Kaizen Events and other workshops were conducted over a four year period to address specific issues and non-value added activities. These events used a systemic approach (Plan, Do, Check, Act) to make the improvements and included: 5 S (Workplace Organization), Set-Up Reduction, TPM (Total Productive Maintenance), Cell Flow, Layout, and Pull Systems. Other specialized training workshops were conducted to help support the Lean Transformation process including: Problem Solving, Statistical Process Control, Internal Auditing, Inspector Metrology Training, and Performance Management / Employee Development.

Implementing the Changes – Seeing the Rewards
Using 2002 as a baseline the following impacts have been achieved:

  • Productivity: Units produced increased 50% with same level of staffing and same facility
  • Product Flexibility: 45% increase in number of SKU’s with a high level of new product introduced and processes developed
  • Lot Size: Reduced by 50% +
  • Production Lead Time: Reduced by 50%

A Lean culture has been created at Savage Arms with all employees participating in the events and implementing improvements. Operators are getting more involved by maintaining their own machinery to prevent breakdowns. Product is more efficiently moved through key process steps with a stronger tie to the "pull of the customer" – both internal and external. Visual pull systems trigger replenishment of vendor supplied parts and manufactured sub-assemblies, resulting in significant cost savings. Visual displays showing specific performance metrics (targets / actual) are posted. Lean concepts are utilized and their value recognized in Office Processes and in Savage Arms Supply Chain. Lean leaders help drive and sustain the change. Quarterly, Lean improvement teams present results to the senior management leadership team. Communication meetings are held with all employees on a regular basis. Savage Arms recognizes the value of ideas and suggestions from employees, customers, and other individuals and are known as the product innovator in their industry.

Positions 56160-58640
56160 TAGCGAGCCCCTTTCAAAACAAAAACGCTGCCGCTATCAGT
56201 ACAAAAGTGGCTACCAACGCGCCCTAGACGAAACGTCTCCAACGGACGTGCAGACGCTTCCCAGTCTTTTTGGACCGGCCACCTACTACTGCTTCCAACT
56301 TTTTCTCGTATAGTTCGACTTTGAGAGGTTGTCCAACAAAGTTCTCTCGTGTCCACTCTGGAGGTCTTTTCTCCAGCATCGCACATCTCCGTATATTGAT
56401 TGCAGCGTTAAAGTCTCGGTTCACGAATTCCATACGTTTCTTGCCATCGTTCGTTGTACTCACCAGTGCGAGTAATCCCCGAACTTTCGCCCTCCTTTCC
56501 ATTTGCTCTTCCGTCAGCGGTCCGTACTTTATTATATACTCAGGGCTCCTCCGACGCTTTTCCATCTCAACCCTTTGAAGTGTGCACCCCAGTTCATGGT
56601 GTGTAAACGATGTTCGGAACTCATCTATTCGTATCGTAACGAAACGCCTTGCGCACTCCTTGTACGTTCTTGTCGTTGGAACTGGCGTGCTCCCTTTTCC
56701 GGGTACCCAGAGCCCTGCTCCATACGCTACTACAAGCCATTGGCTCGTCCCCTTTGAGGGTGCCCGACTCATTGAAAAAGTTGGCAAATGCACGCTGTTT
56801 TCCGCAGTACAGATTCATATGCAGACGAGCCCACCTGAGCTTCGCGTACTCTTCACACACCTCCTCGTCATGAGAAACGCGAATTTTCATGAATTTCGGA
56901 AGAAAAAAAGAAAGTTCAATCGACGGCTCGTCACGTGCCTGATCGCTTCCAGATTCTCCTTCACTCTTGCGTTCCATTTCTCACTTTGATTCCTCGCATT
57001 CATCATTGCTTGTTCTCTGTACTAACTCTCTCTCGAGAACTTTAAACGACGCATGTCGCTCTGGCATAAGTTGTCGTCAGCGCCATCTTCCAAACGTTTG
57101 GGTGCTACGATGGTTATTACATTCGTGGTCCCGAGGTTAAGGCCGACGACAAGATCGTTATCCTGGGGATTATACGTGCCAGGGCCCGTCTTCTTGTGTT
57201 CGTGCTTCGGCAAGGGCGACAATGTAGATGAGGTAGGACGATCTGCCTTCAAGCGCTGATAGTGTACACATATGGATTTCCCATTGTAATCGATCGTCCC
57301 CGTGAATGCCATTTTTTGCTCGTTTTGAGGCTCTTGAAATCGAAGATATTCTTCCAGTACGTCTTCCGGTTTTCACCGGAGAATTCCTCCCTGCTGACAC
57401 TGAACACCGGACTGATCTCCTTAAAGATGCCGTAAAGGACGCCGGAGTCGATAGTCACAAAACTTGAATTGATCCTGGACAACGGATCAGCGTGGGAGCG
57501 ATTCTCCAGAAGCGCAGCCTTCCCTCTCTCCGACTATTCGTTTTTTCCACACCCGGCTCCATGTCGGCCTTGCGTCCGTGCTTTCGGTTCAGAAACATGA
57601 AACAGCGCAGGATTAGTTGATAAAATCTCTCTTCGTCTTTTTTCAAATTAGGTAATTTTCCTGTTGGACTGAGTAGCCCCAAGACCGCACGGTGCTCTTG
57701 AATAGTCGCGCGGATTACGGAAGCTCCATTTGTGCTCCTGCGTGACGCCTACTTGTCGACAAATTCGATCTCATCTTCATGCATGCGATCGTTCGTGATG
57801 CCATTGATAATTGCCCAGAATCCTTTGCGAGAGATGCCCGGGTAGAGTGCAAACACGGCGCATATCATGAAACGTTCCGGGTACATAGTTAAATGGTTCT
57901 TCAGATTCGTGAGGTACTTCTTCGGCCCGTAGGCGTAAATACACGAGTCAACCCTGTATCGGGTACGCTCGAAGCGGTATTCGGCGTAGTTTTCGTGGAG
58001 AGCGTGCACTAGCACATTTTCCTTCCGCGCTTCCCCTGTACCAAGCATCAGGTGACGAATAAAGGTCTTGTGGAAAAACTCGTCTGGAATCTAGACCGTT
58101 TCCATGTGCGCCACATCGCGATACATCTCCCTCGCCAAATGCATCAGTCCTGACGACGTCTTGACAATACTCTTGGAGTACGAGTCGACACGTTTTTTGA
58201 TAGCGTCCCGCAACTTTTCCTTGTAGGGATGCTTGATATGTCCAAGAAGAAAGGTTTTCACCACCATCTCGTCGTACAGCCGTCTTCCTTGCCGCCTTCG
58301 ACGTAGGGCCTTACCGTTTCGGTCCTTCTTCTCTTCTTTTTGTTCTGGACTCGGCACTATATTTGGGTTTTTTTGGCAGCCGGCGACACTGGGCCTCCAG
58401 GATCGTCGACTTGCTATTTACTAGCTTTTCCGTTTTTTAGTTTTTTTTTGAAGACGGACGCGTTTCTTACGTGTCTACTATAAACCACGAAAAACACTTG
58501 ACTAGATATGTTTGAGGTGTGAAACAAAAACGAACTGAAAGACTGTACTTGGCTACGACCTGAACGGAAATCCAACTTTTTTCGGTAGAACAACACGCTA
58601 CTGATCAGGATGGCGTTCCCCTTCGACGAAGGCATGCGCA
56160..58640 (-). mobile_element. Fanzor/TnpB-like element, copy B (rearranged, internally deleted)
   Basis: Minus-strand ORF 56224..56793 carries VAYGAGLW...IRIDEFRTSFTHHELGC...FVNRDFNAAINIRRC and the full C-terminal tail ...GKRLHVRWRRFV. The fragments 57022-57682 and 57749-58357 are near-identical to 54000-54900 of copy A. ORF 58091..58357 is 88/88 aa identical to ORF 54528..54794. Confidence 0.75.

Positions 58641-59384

Significant Impacts and Sustained Improvements
Savage Arms attributes their success to their people. With strong leadership and commitment to their Lean Training and Implementation program, Savage Arms achieved significant impacts and has sustained the improvements made. Projects were done by teams made up of employees from a variety of departments who shared their skills, talents, and ideas, and then could take what they had learned back to their respective areas. These teams determined what needed to be done, took ownership of the changes, and drove the improvements. Savage Arms has succeeded because they started by making small gradual changes, putting the right teams together, working closely with their suppliers, communicating, and providing training for every employee. Over the last couple of years, they have reached beyond their own manufacturing facilities to extend the Lean initiative to their Supply Chain.